I now take a 30-minute cross-country run every week day – so far it hasn’t done a lot apart from temporary relief, which I suspect is due to general endorphin production from exercise.

I drink an average of 3 litres of water a day, more if it’s hot.

The chiropractor is a good suggestion. I definitely am guilty of poor posture and I suspect that years of abuse could have taken its toll.

One thing I will say is that I have found that the valsalva manoeuvre is lacking in 3 ways:

You risk ear drum damage if you blow too hard
It can push crud / infected tissue further into the ear
It doesn’t do anything to exercise the muscles around the ETs

Considering divers put more stress on their ETs than pilots, I’m inclined to think they’re a good source of advice for ET exercises and the like. Having said that, only an idiot takes everything they read on the Internet on face value – caveat emptor and all that. Do thorough research before trying anything, preferably with the advice of a pro before attempting any scheme.

Interestingly, my MRI report says I have “marked mucosal thickening in the maxillary antra – and minor mucosal thickening in the anterior and posterior ethmoid cells”. The plan is to eliminate dairy and wheat (very difficult in the latter case) and use an inhaler for hot water / eucalyptus oil once or twice a day.

BTW – The link between acid reflux and ETD is conclusive. It’s uncommon, but there’s no doubt of the connection – worth investigating if you have any kind of heartburn / excess acid issues.
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Old 14th May 2008, 11:07
  #79 (permalink)  
 
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Speedsalive – I don’t think it’ll make much of a difference whether you’re in a pressurised AC or not – either way, your ET function will be tested.

I have performed hours and hours of research into myringotomy complications and the like. Your concern is due to scarring, which can perforate the drum and affect its performance. Providing (as Mac said) you don’t get the tubes put in by your local plumber, you should be ok. Perforations are reversible, but you don’t really want to be in that position.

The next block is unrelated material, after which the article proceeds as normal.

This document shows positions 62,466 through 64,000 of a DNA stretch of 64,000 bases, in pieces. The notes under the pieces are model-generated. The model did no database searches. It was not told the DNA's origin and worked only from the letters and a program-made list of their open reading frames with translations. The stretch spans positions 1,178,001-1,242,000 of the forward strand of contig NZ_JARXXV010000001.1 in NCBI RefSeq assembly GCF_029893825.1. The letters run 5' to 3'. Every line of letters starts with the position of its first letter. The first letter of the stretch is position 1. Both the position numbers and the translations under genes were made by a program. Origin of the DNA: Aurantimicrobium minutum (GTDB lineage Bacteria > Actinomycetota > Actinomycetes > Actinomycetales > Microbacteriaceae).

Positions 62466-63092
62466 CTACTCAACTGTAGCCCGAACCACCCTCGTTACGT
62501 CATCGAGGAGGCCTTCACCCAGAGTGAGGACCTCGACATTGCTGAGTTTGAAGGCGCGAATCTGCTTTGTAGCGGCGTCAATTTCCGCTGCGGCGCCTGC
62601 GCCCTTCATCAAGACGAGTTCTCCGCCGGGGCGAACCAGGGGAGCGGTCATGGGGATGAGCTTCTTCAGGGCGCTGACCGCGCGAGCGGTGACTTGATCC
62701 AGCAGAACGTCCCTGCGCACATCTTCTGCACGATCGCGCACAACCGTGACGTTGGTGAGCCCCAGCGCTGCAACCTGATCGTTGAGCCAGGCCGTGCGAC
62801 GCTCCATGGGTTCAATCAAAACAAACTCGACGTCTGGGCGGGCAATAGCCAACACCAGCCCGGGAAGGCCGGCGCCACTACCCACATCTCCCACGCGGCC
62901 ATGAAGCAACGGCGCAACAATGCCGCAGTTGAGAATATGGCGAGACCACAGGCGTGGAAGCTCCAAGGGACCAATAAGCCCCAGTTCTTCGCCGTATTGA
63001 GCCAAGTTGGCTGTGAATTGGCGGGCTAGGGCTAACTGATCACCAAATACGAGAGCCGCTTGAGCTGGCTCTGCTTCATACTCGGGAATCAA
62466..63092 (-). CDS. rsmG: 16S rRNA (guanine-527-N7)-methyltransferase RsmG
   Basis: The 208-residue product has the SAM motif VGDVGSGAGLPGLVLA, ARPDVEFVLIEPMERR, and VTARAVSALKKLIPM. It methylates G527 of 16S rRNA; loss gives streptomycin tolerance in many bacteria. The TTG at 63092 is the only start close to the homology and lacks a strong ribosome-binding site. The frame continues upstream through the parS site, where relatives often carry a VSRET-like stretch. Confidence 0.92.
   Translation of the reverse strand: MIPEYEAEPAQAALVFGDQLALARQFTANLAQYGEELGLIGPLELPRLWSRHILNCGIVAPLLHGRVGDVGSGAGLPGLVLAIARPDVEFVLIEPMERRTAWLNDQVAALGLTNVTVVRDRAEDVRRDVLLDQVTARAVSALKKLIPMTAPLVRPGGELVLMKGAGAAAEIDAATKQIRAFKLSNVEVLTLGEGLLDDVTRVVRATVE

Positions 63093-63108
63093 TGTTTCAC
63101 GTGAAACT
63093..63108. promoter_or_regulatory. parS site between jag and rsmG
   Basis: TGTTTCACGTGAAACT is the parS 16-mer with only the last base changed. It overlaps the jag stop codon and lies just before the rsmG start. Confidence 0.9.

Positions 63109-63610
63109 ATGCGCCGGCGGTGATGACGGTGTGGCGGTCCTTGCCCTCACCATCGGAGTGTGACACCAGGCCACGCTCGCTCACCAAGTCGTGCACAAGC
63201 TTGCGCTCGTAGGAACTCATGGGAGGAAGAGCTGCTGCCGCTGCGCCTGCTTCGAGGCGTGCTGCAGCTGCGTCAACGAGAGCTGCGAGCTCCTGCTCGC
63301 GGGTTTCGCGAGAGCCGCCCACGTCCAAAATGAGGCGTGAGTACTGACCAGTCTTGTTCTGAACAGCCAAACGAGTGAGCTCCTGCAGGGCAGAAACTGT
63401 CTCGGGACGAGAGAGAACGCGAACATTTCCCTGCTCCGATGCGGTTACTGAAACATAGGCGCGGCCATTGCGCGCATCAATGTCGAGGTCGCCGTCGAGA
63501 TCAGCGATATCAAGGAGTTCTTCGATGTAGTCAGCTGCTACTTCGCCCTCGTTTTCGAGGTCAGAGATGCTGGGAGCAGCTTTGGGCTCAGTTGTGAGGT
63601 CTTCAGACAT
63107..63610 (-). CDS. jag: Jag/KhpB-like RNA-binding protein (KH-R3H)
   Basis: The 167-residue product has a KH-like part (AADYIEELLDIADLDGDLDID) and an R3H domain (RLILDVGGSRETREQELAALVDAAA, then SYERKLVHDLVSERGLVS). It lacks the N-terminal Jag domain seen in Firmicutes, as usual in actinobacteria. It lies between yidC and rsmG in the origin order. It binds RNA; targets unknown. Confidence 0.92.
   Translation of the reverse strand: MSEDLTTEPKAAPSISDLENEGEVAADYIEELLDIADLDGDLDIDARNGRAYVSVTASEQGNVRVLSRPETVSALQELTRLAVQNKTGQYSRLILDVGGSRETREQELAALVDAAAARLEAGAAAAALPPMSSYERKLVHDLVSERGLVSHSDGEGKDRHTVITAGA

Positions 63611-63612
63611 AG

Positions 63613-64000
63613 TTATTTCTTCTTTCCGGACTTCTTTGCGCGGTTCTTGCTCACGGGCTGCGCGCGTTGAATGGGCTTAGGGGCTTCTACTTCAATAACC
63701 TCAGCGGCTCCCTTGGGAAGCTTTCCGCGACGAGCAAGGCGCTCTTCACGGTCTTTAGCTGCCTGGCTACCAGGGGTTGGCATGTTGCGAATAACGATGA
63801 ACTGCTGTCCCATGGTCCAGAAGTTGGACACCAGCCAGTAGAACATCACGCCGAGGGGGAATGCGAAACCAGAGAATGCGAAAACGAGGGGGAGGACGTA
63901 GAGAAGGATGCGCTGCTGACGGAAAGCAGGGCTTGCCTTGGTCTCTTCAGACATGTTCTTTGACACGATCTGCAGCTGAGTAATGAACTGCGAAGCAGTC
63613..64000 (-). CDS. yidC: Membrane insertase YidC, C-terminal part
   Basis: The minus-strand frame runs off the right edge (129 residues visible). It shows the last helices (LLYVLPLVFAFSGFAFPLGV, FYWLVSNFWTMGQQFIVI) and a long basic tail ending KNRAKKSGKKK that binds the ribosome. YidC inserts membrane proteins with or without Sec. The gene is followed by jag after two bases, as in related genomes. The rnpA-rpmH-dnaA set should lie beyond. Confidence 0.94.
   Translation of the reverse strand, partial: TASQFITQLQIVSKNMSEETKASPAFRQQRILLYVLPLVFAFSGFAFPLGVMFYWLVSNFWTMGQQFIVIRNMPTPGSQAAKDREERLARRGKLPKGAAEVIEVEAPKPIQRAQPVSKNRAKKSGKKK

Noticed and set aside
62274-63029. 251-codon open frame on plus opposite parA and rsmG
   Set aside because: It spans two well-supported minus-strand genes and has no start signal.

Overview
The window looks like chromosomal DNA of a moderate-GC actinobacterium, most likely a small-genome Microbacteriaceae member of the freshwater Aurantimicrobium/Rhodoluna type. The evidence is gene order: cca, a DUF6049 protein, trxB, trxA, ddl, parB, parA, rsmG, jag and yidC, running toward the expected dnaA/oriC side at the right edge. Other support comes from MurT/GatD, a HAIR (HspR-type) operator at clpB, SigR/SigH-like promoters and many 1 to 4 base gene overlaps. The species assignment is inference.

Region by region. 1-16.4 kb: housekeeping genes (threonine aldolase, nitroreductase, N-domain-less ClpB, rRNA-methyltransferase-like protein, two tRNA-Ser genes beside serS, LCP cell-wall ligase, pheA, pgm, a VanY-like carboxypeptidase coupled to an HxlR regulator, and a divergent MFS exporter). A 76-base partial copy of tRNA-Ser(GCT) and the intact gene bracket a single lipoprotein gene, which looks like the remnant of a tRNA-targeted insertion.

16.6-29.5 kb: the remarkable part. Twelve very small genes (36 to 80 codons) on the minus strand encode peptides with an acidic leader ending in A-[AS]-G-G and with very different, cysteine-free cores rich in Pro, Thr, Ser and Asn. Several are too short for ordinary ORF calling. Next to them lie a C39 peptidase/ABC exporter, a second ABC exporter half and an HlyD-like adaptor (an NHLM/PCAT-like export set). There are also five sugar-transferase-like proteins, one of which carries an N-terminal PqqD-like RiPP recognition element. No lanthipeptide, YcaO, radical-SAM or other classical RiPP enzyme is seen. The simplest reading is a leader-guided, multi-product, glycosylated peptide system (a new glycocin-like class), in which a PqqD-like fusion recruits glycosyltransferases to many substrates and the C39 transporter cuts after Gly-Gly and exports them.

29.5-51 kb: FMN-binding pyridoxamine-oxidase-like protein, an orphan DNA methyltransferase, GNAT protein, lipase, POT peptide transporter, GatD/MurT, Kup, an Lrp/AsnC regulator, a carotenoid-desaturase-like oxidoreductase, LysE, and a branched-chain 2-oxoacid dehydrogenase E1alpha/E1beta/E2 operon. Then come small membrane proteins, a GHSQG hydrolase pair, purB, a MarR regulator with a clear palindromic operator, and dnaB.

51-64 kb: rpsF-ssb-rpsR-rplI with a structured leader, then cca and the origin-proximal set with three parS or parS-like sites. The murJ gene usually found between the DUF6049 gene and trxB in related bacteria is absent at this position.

I understand your temptation just to have a standard myringotomy first without tubes (the visual appearance of grommets concerns me somewhat…will they freak out children if they see them?), and feel the same way myself. However, from what I can make out, you will increase your chances of getting out the gunk if you have tubes fitted… There are myringotomy studies that contradict each other… Some say that [email protected] myringtomy (no general anaesthetic) leaves less scarring / perforations, whereas others say that conventional micro-scalpel leaves less scaring. One thing most studies confirm is that the grommets will stay in longer with conventional surgery.

BTW – there’s likely to be more bacteria in the air of a pressurised AC (from what I understand – I don’t want to incur the wrath of Mac again), so I would look into whether there’s likely to be a higher chance of something undesirable getting into the ear in a pressurised AC. Having said that, if all is healed, I’m not sure if you’d have a problem. You’re better off asking Ginge or Mac on that one.
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Old 14th May 2008, 19:35
  #80 (permalink)  
 
Join Date: Dec 2007
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Standard grommetts can't be seen, they're very small and a long way down the ear canal. The downside of them is they are actually designed to be forced out of the eardrum naturally after a period when the hole then heals up. Mine lasted about 8 months each time which is why I had a "T" tube fitted. This acts exactly the same way but is designed to be more or less permanent -only problem was the first got totally blocked by ear wax and had to be replaced but still effective over a year later.
I still think that one day I will wake up, swallow and find the blocked feeling has gone and I can hear normally again, but realise it's almost certainly not going to happen after 4 years.
Hope exercise/drugs/chiro etc do work but I've yet to find anyone who has got back completely - sorry but you ought to know.